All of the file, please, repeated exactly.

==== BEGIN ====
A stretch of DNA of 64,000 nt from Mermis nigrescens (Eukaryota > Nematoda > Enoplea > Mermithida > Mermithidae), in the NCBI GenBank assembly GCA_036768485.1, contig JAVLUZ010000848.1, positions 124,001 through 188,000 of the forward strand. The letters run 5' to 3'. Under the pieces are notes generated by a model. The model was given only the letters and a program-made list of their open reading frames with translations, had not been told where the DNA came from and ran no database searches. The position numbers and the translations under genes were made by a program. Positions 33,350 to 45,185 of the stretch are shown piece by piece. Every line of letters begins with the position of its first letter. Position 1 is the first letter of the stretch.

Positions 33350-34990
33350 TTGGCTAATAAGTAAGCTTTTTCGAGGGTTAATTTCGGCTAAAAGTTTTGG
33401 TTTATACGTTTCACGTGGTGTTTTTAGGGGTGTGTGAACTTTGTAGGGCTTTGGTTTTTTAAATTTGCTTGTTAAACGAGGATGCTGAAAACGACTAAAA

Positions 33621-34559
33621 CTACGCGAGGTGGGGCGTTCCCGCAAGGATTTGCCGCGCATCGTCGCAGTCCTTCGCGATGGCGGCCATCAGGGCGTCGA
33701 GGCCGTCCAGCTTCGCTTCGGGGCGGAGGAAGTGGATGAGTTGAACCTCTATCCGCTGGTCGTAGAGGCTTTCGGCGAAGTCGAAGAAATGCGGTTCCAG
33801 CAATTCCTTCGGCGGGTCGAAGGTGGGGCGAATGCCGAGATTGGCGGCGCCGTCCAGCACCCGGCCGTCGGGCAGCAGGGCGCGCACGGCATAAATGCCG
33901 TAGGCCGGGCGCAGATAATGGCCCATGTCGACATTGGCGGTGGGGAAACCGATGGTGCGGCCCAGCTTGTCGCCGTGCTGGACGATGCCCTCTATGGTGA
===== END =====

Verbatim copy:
A stretch of DNA of 64,000 nt from Mermis nigrescens (Eukaryota > Nematoda > Enoplea > Mermithida > Mermithidae), in the NCBI GenBank assembly GCA_036768485.1, contig JAVLUZ010000848.1, positions 124,001 through 188,000 of the forward strand. The letters run 5' to 3'. Under the pieces are notes generated by a model. The model was given only the letters and a program-made list of their open reading frames with translations, had not been told where the DNA came from and ran no database searches. The position numbers and the translations under genes were made by a program. Positions 33,350 to 45,185 of the stretch are shown piece by piece. Every line of letters begins with the position of its first letter. Position 1 is the first letter of the stretch.

Positions 33350-34990
33350 TTGGCTAATAAGTAAGCTTTTTCGAGGGTTAATTTCGGCTAAAAGTTTTGG
33401 TTTATACGTTTCACGTGGTGTTTTTAGGGGTGTGTGAACTTTGTAGGGCTTTGGTTTTTTAAATTTGCTTGTTAAACGAGGATGCTGAAAACGACTAAAA

Positions 33621-34559
33621 CTACGCGAGGTGGGGCGTTCCCGCAAGGATTTGCCGCGCATCGTCGCAGTCCTTCGCGATGGCGGCCATCAGGGCGTCGA
33701 GGCCGTCCAGCTTCGCTTCGGGGCGGAGGAAGTGGATGAGTTGAACCTCTATCCGCTGGTCGTAGAGGCTTTCGGCGAAGTCGAAGAAATGCGGTTCCAG
33801 CAATTCCTTCGGCGGGTCGAAGGTGGGGCGAATGCCGAGATTGGCGGCGCCGTCCAGCACCCGGCCGTCGGGCAGCAGGGCGCGCACGGCATAAATGCCG
33901 TAGGCCGGGCGCAGATAATGGCCCATGTCGACATTGGCGGTGGGGAAACCGATGGTGCGGCCCAGCTTGTCGCCGTGCTGGACGATGCCCTCTATGGTGA